Im interested in getting a muzzleloader, just woundering of people opionions on the guns which is good for what, IM NEW TO THEM. so would there be a gun to consider a new gun or do i just jump right in it.???
Are you planning to hunt with this gun? If so, the first thing you need to do is check out your state's regulations. Pennsylvania, for instance, only allows flintlocks for muzzleloader hunting season, so buying a caplock there would be a waste. Colorado, where I live and hunt with muzzleloaders, doesn't allow scopes, so you surely wouldn't want to buy one of the inlines that has scope mounts but no sights on it!
After that, it's largely a matter of personal preference. Do you like the looks of the traditional rifles? Do you prefer something more familiar looking and feeling? The fact is that the modern inlines provide no real ballistic advantage over the more traditional-looking rifles, so don't fool yourself into thinking that by buying something that looks modern you'll be getting much better range, penetration, ballistics, etc.
i hunt Ontario, as for regulation i am not sure about them on muzzleloaders. Alothough i do know there are seasons and open for muzzleloaders, but shotguns fall into that class aswell.
Im looking at a thompson centerfire 50cal for my first muzzleloader anyone got expiernce with this gun??? anyone got any other expiernces with any other gun that would be a good learner for a muzzleloader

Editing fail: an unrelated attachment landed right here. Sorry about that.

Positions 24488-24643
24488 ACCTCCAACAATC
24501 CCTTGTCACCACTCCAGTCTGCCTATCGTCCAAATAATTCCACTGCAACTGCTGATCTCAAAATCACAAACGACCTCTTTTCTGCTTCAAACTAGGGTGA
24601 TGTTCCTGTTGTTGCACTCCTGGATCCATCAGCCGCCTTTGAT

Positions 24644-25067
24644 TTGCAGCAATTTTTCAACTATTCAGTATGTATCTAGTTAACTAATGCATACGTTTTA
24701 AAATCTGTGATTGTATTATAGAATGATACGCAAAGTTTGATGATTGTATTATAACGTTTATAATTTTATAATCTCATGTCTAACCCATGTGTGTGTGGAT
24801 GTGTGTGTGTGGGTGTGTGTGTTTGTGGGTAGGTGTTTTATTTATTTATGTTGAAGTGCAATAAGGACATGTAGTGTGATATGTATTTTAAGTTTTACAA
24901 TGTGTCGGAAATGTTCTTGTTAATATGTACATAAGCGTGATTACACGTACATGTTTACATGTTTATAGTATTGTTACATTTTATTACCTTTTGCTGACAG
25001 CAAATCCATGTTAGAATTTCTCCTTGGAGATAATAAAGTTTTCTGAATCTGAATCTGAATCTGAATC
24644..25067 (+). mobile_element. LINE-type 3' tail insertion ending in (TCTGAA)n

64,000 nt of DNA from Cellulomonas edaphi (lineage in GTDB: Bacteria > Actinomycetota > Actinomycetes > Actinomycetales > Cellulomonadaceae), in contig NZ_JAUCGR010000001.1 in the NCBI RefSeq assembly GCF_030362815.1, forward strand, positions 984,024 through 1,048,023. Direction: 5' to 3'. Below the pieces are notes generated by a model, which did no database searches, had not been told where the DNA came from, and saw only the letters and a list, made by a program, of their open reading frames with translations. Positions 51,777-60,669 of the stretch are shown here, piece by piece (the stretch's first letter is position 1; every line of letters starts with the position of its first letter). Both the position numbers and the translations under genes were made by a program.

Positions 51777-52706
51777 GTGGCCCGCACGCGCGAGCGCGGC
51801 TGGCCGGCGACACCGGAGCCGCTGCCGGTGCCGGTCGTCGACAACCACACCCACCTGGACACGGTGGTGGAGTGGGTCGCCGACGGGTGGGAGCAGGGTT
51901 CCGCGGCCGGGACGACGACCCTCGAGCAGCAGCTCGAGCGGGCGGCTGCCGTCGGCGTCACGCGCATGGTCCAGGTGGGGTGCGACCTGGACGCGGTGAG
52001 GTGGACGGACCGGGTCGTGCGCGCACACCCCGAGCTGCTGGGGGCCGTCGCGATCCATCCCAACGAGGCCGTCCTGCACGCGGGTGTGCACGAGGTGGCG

and Yes i plan to hunt with this gun. take advatage of every season i possibly can
Well, again, the first thing you need to do is become familiar with the muzzleloader regulations where you want to hunt.
Beyond that, Thompson makes fine firearms and though I've never personally used one I'm sure you'd be happy with any of their offerings. In .50 they have both modern and traditional-looking choices, so your next decision is what style you want to go with. I prefer the traditional look, but that's just me. You have to decide for yourself what you prefer.
Others have offered up a sighting of roughly 2 inches high at 100 yards as a good sighting scheme. In my own experience I have come to favor a sighting of 3.5 inches high at 100 yards. This allows for the individual to hold dead-on (directly in the middle of the top and bottom) the animal out to roughly 350 yards.
Magnum calibers such as the 7mm Remington and 300 Winchester will extend this slightly. At 400 yards I hold directly on the backbone of the animal. The drop at this range allows the...